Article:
The U.S. military is very busy these days. The Department of Defense wants to focus its finite resources on great power competition with China and Russia, but persistent threats from Iran and Islamist terrorists demand continued attention. How can the Pentagon address this dilemma? Strengthening Washington’s security partnership with Israel in areas of military doctrine and weapons development may provide part of the answer.
The 2018 National Defense Strategy (NDS) made an admirable effort to establish clear priorities. “Long-term strategic competitions with China and Russia are the principal priorities for the Department,” it concluded. Furthermore, the NDS stated unequivocally, “Inter-state competition, not terrorism, is now the primary concern in U.S. national security.” Yet, as much as some might like to focus exclusively on great power competition, the NDS itself also acknowledged persistent threats from Iran and terrorist organizations. “In the Middle East, Iran is competing with its neighbors, asserting an arc of influence and instability while vying for regional hegemony, using state-sponsored terrorist activities, a growing network of proxies, and its missile program to achieve its objectives,” the NDS assessed. Tehran’s activities over the last few months underscore these concerns.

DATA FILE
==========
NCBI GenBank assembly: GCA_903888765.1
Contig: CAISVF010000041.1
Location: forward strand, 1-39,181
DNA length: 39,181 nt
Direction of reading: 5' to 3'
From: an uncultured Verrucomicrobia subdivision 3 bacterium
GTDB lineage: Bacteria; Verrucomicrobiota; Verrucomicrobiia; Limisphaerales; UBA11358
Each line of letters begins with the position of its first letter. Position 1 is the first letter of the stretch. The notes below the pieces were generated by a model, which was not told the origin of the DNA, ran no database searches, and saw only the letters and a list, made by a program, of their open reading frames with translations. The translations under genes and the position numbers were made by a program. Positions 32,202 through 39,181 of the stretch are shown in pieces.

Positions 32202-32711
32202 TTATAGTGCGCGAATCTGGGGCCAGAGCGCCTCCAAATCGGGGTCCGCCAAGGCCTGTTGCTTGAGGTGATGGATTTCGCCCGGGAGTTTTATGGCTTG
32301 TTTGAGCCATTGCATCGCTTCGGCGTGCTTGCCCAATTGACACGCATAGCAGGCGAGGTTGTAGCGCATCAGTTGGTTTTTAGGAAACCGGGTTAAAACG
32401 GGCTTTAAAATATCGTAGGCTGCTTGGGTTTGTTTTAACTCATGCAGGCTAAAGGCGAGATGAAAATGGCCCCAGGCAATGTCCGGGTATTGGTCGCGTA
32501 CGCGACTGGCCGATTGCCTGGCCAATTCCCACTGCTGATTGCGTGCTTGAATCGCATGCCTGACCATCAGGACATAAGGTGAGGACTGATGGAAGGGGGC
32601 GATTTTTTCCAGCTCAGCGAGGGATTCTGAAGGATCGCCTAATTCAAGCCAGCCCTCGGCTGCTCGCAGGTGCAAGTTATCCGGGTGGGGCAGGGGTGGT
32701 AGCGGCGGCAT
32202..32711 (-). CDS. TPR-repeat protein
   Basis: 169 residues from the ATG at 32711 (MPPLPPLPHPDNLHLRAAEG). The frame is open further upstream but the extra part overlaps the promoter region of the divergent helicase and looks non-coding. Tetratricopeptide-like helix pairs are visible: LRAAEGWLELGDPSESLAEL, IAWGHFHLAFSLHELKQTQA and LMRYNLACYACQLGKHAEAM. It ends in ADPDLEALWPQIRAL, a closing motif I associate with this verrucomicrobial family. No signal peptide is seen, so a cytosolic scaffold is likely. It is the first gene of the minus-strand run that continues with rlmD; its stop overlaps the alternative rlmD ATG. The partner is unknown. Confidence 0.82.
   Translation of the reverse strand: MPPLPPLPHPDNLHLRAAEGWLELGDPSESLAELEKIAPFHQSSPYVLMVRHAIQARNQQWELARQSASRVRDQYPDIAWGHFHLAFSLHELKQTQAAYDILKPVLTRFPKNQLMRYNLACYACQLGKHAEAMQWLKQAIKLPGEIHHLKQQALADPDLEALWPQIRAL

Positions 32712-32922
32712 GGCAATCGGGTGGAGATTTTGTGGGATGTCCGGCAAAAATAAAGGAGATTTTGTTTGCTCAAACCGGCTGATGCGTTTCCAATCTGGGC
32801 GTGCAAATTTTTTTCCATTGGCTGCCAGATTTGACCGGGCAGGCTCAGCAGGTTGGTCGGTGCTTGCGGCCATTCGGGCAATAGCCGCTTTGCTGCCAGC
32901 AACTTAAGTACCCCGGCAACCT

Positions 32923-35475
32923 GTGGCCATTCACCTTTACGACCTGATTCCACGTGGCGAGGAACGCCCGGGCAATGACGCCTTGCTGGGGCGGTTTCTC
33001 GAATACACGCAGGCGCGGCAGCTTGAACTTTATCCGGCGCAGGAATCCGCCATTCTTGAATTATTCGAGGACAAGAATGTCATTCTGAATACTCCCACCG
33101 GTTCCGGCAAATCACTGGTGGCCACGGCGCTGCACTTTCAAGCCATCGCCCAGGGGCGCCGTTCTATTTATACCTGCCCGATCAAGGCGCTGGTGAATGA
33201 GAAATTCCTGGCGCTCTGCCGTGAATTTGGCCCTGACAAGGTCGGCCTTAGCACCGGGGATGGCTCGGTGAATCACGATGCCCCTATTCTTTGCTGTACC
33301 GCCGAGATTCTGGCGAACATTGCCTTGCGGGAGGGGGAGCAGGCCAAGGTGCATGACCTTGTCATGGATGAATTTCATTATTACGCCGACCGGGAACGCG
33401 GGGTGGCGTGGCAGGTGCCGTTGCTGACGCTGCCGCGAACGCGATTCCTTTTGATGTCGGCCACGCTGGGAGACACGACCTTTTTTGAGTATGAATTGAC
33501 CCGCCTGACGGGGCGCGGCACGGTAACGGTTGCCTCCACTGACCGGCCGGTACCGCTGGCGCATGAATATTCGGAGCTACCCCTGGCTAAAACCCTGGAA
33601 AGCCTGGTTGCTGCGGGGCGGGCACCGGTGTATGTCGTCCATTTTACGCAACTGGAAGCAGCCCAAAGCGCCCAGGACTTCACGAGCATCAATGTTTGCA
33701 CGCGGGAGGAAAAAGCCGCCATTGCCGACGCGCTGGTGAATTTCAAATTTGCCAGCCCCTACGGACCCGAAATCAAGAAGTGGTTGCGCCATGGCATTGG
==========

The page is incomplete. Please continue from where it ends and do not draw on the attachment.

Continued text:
The NDS notes, “… threats to stability remain as terrorist groups with long reach continue to murder the innocent and threaten peace more broadly.” Islamist terrorists are far from defeated. Without constant pressure, seemingly tactical terror threats can quickly become strategically devastating for the United States. Another 9/11-style terror attack emanating from the wider Middle East—perhaps this time with a weapon of mass destruction—could kill tens of thousands of Americans and require the diversion of military resources needed for great power competition.
Clearly, the United States has to be strategically competent enough to win the global great power competition and defend its interests in the Middle East. This is easier said than done, however, as Washington’s resources are limited, even with recent increases in defense spending.
General Mark Milley, the new Chairman of the Joint Chiefs of Staff, testified in July that the United States seeks to counter terrorism and maintain a favorable balance in the Middle East by training, advising, assisting, and enabling partners, as well as through foreign military sales. This is an essential and potentially cost-effective, “economy of force” approach to U.S. strategy in the Middle East.